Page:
The vagina dialogues

Hundreds of doctors gather in Boston for their annual gabfest about women's sexual dysfunction -- but some of their colleagues say they're misguided.


Barbara Raab
October 26, 2000 11:30PM (UTC)

The good news is, doctors and drug companies are paying more and more attention to women's sexual problems. Or -- wait a minute -- is that the bad news?

It all depends on whom you ask.

If you ask Dr. Irwin Goldstein, a high-powered and Pfizer-funded Boston University urologist and one of the head honchos of the so-called FSD -- female sexual dysfunction -- movement, he'll tell you it's great news. He'll tell you that as many as 50 percent of men and women in America have some sort of sexual problem. He swears by Viagra for men and will now tell you, "If we can better understand the processes of female sexual function, we can eventually improve our treatments for female sexual dysfunction."

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For the next four days, Goldstein will preside over the third annual "New Perspectives in the Management of Female Sexual Dysfunction Forum." Some 500 people from 23 countries will converge on the plush Marriott Copley Place hotel to take part in 93 presentations with titles like "Central Neurophysiology and Pharmacology of Female Genital Sexual Function" and "FDA Guidelines for Clinical Trials in Female Sexual Dysfunction." Yes, if you ask Goldstein, he'll tell you all of this is terrific news, and that his "ultimate goal" is to help women enjoy sex more.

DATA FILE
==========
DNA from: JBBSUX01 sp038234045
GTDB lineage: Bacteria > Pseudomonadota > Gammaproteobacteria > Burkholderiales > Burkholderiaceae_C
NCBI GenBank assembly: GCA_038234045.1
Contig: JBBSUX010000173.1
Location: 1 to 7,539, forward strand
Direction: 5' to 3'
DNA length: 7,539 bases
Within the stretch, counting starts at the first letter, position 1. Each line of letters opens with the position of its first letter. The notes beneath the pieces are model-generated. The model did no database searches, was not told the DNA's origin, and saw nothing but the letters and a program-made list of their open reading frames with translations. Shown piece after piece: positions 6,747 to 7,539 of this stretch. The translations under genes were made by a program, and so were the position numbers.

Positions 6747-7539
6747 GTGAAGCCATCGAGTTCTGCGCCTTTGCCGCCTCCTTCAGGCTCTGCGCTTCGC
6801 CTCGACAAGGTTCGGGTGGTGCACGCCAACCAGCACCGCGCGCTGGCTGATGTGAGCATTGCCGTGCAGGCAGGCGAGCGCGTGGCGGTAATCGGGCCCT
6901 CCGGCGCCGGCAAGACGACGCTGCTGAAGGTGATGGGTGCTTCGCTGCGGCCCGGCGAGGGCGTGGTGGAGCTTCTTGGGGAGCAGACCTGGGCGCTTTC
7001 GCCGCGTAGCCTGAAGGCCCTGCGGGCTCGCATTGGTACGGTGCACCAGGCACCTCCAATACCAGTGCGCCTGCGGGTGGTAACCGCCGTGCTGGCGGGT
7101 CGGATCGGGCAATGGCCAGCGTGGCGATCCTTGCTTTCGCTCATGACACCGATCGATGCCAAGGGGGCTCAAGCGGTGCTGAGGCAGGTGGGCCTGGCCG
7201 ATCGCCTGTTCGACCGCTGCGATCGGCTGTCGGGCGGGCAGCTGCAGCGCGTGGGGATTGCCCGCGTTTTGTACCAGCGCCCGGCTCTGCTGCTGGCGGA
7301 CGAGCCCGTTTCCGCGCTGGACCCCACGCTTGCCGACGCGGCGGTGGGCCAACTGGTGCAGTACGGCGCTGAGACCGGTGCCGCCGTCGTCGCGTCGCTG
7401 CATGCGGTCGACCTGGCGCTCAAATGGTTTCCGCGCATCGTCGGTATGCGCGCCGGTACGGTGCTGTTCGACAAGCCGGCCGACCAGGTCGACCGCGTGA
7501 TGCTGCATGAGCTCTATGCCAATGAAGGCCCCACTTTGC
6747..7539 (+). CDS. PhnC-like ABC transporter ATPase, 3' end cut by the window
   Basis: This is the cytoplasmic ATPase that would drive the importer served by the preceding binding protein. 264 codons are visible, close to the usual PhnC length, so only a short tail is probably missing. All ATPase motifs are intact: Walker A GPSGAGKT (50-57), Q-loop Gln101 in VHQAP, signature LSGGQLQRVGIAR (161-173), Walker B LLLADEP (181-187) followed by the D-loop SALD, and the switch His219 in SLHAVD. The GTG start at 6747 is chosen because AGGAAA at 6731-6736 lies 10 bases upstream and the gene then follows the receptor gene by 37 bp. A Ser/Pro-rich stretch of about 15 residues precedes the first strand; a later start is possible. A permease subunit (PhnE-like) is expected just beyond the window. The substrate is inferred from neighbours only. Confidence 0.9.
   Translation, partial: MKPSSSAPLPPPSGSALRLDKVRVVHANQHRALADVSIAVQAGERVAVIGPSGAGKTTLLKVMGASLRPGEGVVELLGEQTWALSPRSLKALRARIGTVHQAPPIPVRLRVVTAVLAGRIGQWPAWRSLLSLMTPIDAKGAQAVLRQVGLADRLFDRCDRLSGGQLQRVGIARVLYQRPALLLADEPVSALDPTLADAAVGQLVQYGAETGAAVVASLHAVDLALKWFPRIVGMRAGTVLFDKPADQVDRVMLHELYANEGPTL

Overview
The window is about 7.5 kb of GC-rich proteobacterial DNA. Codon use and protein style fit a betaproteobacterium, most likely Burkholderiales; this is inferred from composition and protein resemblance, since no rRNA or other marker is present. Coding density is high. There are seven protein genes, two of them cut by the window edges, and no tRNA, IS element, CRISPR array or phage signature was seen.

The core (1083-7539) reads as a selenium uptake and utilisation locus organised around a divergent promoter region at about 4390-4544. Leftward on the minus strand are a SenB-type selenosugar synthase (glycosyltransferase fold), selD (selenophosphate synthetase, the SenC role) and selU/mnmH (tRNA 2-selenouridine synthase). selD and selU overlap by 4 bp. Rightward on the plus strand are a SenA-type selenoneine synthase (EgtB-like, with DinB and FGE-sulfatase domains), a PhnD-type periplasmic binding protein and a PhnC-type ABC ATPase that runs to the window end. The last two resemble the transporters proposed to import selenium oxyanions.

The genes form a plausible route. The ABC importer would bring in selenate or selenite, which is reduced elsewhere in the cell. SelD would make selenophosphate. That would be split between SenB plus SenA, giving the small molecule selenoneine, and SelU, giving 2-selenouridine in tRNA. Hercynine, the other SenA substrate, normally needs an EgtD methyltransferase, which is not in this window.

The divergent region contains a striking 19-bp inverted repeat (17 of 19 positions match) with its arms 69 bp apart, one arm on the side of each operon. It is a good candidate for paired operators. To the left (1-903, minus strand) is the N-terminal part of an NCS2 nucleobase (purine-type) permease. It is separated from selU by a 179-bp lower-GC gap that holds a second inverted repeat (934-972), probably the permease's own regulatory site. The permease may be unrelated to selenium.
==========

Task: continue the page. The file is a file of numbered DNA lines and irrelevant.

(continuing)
But then ask Leonore Tiefer about this gathering -- indeed, ask her about this whole FSD movement. She'll tell you this is bad news -- very, very bad news -- for women. Tiefer, a well-known clinical psychologist, professor and author ("Sex Is Not a Natural Act and Other Essays: Psychology, Gender and Theory") who has specialized in sexuality and sex therapy for 30 years, will tell you she's appalled by what she calls the "competitive commercial hunt for 'the female Viagra.'"

She'll tell you about the insidious inadequacy of the bible of the psychiatric profession, the Diagnostic and Statistical Manual of Mental Disorders (DSM), which divides all female sexual problems into four neat little categories: desire problems, arousal problems, problems having orgasms and pain. She'll tell you she's certain that dozens of lectures, slide shows and discussions about rabbit clitorises, rat vaginas and devices to measure blood flow are not going to help improve most women's sexual lives.

Tiefer will tell you that, yes, she'll be one of the hundreds of people converging on Boston to talk about sex. While locals and tourists spend this weekend enjoying the New England autumn -- the crisp air, the foliage bursting with color, the festivals celebrating everything from Scottish culture to cranberries -- Tiefer and a small group of other psychologists, sociologists and anthropologists who have formed the Working Group on a New View of Women's Sexual Problems will be at the Marriott Copley Place fighting the good fight, trying to raise some consciousness about what they believe is "the urological/pharmaceutical co-option" of women's sexual problems.